WALK THE TALK: Thato Molosankwe, right, and Jesse le Roux are flanked by well-wishers as they arrive in Mahikeng after a month on the road walking from Cape Town to raise awareness of the abuse of women and children.
An epic 1317km walk from Cape Town to Mahikeng to raise awareness of the abuse of women and children ended in a hero’s welcome when the two walkers finally arrived home.

Exhausted, sunburnt and a few kilograms lighter, Thato Molosankwe and Jesse le Roux arrived in the North West capital on Women’s Day after completing their journey, which started on July 9.

Molosankwe had started the month-long trek on his own but met Le Roux on the fourth day in Worcester.

Le Roux had been living on the streets because his family had fled home, allegedly because of abuse from his father. At the time they met, Le Roux did not know how he was going to return home to Oudtshoorn.

However, he joined Molosankwe on the walk after telling him he had been living on the streets, eating from dustbins.

Le Roux is now planning to remain in Mahikeng, Molosankwe’s home city, and start a new life there. Good Samaritans have already offered him a home and a job.

Many Mahikeng residents gathered at Danville Park where the pair were praised for their efforts to raise awareness of the abuse of women and children. Bikers, cyclists and many others lined the streets as the pair arrived, ululating and hooting, and some held placards denouncing abuse. Walkers who had made the trek from Joburg for the same cause were also present.

North West Social Development MEC Hoffman Galeng said Molosankwe had done the province proud and put it on the map. He said he wished that the many youths attending the event, especially the boys and men, would emulate him.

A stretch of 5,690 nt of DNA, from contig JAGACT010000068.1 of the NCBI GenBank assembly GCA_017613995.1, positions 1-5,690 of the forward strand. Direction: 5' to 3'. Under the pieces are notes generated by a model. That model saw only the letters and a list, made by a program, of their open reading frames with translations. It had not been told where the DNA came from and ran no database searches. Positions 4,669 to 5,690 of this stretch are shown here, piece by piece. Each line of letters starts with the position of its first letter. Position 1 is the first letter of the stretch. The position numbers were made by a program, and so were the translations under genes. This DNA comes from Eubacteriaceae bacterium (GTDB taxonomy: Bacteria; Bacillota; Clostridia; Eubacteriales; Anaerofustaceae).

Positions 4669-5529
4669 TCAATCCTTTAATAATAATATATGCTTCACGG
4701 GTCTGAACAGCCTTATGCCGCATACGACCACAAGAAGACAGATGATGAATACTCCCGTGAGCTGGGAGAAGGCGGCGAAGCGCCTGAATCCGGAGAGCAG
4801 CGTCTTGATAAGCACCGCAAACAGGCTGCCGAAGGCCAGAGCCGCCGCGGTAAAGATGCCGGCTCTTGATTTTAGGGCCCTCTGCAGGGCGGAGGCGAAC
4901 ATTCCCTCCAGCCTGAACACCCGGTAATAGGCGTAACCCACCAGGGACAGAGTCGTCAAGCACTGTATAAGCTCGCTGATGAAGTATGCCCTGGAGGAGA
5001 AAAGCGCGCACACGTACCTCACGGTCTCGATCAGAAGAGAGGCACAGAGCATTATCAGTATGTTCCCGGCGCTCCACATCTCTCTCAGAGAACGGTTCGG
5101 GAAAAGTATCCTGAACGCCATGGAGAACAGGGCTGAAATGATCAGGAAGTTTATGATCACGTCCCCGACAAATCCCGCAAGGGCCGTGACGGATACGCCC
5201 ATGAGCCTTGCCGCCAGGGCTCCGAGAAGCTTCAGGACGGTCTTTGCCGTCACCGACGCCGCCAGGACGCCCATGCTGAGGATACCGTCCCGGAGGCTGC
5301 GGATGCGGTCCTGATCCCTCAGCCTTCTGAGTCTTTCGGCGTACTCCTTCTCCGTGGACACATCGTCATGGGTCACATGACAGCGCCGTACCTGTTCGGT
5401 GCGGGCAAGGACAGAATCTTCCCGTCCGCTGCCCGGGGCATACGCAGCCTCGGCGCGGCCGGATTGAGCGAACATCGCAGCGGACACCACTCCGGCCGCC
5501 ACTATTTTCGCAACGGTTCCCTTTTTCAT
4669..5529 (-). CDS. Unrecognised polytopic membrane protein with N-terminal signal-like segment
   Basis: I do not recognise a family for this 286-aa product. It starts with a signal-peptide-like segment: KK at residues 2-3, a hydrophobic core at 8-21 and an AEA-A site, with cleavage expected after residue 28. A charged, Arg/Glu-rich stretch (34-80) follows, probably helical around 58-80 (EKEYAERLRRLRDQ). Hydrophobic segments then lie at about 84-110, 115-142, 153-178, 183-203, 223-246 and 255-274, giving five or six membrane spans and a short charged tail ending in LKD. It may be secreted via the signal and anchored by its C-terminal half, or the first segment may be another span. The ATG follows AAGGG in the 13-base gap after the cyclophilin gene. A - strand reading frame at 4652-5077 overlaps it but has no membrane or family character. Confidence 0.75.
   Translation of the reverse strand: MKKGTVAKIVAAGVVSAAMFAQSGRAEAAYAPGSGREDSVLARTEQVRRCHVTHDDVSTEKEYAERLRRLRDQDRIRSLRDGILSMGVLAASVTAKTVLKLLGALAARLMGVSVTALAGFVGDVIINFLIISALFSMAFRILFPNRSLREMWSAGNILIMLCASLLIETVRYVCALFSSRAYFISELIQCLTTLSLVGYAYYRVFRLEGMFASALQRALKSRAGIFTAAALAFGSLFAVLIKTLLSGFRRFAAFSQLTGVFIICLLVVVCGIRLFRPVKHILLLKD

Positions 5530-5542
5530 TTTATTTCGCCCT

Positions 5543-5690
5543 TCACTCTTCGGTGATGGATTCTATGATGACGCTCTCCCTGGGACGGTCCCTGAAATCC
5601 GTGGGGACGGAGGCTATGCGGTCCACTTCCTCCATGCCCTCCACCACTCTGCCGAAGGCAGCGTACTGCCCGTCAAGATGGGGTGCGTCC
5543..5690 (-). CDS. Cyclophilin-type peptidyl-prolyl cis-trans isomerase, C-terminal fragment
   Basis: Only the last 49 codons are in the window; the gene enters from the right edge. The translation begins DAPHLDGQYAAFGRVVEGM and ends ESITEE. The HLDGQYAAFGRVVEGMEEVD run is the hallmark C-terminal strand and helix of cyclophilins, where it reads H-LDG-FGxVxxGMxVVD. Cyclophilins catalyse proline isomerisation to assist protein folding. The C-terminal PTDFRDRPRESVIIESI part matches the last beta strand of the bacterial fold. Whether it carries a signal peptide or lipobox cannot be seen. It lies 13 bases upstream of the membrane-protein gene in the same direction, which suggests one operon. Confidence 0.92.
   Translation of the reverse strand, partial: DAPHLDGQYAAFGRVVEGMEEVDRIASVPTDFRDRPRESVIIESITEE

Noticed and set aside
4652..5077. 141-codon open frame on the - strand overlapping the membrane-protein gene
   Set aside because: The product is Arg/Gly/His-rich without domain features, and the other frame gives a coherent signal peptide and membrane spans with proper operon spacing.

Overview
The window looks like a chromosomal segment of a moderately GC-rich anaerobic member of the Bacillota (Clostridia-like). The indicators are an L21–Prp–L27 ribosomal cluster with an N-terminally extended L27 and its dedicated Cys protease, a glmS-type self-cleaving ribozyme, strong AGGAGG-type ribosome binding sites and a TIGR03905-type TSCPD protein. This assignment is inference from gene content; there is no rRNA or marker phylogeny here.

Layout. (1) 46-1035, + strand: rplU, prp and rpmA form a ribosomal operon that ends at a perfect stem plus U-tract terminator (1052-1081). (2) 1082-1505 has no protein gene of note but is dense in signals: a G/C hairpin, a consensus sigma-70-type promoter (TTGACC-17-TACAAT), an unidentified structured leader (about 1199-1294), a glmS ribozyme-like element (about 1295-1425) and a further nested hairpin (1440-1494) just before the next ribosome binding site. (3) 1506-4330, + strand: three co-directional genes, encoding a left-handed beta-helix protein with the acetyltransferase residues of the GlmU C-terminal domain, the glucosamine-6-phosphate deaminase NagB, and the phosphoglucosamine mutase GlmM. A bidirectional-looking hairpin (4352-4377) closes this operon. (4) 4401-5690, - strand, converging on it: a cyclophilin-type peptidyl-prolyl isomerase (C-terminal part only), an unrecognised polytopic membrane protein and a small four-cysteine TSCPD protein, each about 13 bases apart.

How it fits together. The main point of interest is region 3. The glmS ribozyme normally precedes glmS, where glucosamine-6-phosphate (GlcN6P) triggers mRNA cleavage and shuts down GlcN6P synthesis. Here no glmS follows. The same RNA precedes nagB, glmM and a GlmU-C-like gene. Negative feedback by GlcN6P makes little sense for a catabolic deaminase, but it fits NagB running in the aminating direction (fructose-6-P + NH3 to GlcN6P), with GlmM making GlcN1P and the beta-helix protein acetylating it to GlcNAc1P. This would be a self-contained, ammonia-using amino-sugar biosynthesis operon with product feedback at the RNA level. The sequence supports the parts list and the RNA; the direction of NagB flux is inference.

“What you did today we will follow in those footsteps. Even gangsters, wherever they are, we hope they don’t (harm) girl children and our mothers,” he said.

Galeng said when Molosankwe saw our mothers and sisters being raped, he stood up and said: “Not in my name.

“Thato, we will at all times heed those words that men who respect themselves, regard themselves as men, say: ‘Not in our names’. We say this today, when you insult, hit a lady or a girl you are cursed.”

Addressing the welcoming crowd, Molosankwe said an abuser did not have a specific look and women should not be scared of getting help when they find themselves in abusive relationships.

He reminded men that calling their wives and girlfriends stupid and also comparing them to other women, saying they were better than them, was a form of abuse. He said he started the walk by approaching a group of men in Khayelitsha, Cape Town, and spoke to them about the anti-abuse message. He later found himself on a train spreading the message from one coach to the next.

Molosankwe believed his trek may have changed lives. “As I spoke to men along the way, they were prepared to listen. They raised many issues and agreed abuse was ‘a total no-no’.”

Another official said the trek was aimed at highlighting the hardship that women endure.

“Let’s go home and see to it that the abuse of women and children ends. It should not only end up at your home but at your neighbours too,” he said.

* Tefo, 21, said he had learnt a lot from Molosankwe.

He added that he was the kind of person who had behaved harshly towards his romantic partners. However, that was now in the past.

“Today, I learnt the importance of listening to my girlfriends and respecting them so that I can also be respected as a man.

“If we disagree on something, I don’t have to give them dirty looks or be harsh with them,” he added.

* Not his real name